In response to Chairman Meeks’ question, Dr. Bierwirth said that a typical KIIS program is during the summer and lasts about one month. To be eligible for the KIIS program, students must have at least a 2.0 grade point average, and those with a 2.5 or better are given preference. Nationally, about 38 percent of students will study abroad for one semester and another 35 percent will study abroad for eight weeks or less.

 

Approval of Minutes

With a quorum being present, Representative Richards moved to approve the minutes of the August 1, 2011, meeting, and Representative Combs seconded the motion. The minutes were approved by voice vote.

 

Statewide High School Assessment Results: the Postsecondary Education Perspective

Dr. Aaron Thompson, Senior Vice President for Academic Affairs, Council on Postsecondary Education (CPE), said one of the best things to happen to education in Kentucky has been connecting K-12 with higher education through 2009 Senate Bill 1. Over the past two years, Kentucky has made dramatic progress in implementing a college readiness agenda, and postsecondary and K-12 are responding to and reacting together regarding K-12 test results.

 

Dr. Sue Cain, Coordinator, College Readiness and Developmental Education, CPE, discussed how Kentucky was a lead state in the alignment of college readiness standards. The unified strategy mandated in 2009 Senate Bill 1 has made the direction very clear about what Kentucky needs to do to improve test scores. One of the first steps was developing high school senior year transitional courses in reading, writing, and math. Dr. Cain said CPE is working on building middle school transitional courses, and has built a college and career readiness kit for middle school and high school teachers. Everything being done at the postsecondary level has included K-12 and adult education.

 

Dr. Thompson reported on the implementation of three assessment academies in eastern Kentucky, western Kentucky, and northern Kentucky. These academies are partnerships with K-12 and two-and four-year institutions to help target professional development based on student assessment information.

 

Dr. Cain mentioned national partnerships Kentucky is participating in for college and career readiness. Two of the grants Kentucky received are Complete College America and Learn on Demand.

 

Dr. Cain and Dr. Thompson discussed high school assessment scores and said there is a gap persisting for students of color. They said additional efforts are needed to focus on closing these gaps. The statewide target for college readiness is 81 percent by 2014, which would be a 31 percent change from 2008. The rate of improvement in Kentucky between the years 2000-2009 leads the nation. They noted that the total degrees and credentials awarded by public and nonprofit, independent institutions from 2001 to 2010 increased 84 percent.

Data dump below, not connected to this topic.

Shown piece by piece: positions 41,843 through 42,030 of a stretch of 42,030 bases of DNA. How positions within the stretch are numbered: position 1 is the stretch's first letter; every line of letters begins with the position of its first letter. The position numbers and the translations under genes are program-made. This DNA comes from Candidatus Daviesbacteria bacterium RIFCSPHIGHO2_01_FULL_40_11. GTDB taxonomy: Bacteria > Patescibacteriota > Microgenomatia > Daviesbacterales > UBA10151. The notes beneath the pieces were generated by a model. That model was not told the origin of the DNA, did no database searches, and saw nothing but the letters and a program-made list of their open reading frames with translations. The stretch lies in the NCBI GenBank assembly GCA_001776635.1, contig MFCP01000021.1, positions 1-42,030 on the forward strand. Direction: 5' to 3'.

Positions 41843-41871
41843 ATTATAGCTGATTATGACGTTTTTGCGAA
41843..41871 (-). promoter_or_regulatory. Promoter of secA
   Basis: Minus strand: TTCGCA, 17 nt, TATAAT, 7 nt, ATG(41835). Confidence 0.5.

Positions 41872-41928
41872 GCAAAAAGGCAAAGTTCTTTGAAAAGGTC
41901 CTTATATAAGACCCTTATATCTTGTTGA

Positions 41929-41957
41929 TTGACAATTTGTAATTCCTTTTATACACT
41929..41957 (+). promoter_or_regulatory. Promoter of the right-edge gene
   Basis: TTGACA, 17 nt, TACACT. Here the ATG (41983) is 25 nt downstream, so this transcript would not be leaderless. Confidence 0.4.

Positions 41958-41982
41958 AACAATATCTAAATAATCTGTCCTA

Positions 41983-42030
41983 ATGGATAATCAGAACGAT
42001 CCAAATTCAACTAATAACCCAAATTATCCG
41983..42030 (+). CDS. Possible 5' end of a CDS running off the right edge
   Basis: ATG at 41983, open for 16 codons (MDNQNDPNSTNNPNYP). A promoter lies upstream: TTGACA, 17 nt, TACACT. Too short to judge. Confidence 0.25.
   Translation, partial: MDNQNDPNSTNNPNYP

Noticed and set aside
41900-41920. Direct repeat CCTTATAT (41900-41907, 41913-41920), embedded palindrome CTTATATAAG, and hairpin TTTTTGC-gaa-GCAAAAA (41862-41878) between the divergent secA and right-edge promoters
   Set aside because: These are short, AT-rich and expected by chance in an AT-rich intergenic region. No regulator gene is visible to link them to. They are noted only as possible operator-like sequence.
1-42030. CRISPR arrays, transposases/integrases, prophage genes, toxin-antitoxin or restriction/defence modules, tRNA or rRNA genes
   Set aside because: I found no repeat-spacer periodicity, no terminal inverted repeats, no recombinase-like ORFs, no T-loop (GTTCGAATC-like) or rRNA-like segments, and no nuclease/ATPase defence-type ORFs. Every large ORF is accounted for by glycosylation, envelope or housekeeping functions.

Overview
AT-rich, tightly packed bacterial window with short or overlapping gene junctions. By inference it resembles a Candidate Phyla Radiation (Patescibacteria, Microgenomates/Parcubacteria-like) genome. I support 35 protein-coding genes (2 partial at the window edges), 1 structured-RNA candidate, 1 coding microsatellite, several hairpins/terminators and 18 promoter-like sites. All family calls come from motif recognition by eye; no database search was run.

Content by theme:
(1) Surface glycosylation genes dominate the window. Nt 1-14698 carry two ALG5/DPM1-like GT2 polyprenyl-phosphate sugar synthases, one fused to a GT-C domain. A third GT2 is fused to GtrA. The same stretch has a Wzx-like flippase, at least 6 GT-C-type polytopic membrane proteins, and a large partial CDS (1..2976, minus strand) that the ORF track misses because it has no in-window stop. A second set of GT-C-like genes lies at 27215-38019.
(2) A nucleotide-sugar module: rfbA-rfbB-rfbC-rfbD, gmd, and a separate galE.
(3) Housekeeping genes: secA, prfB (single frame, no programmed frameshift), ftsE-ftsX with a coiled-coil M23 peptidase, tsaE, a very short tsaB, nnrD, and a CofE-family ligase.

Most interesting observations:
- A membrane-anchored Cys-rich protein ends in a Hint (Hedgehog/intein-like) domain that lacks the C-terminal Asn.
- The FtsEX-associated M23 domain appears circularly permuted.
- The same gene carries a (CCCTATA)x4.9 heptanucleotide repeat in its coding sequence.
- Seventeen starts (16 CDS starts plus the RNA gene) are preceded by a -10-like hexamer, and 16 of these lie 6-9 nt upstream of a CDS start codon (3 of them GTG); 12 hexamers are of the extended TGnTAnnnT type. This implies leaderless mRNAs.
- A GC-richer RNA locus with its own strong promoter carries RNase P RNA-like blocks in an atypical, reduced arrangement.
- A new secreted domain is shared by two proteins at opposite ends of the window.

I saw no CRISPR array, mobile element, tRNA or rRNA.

Responding to questions from Senator Neal, Dr. Cain said transfer students have a higher graduation rate than non-transfer students. Dr. Thompson said there is a movement nationally to track completion rates instead of graduation rates.

 

Responding to questions from Representative Smart regarding transitional courses, Dr. Cain the courses are already online, free, and fully implemented across the state. They are available to any school, and middle school transitional courses will be online by April. Dr. Thompson said these transitional courses are producing 80 percent college readiness.

 

In response to Chairman Winters comments regarding his concerns with remediation needs, Dr. Cain said CPE is addressing the issue with tools like diagnostic assessments and offering remediation courses in shorter time periods.

 

 Responding to a question from Chairman Meeks regarding issues that could be brought to the General Assembly, Dr. Thompson said Kentucky has to focus on closing the achievement gaps at a much deeper level and put some emphasis on Kentucky’s adult learners. He said there needs to be ways to educate all of Kentucky’s students to the point of being impactful citizens.

 

With no further business before the committee, the meeting adjourned at 12:02 p.m.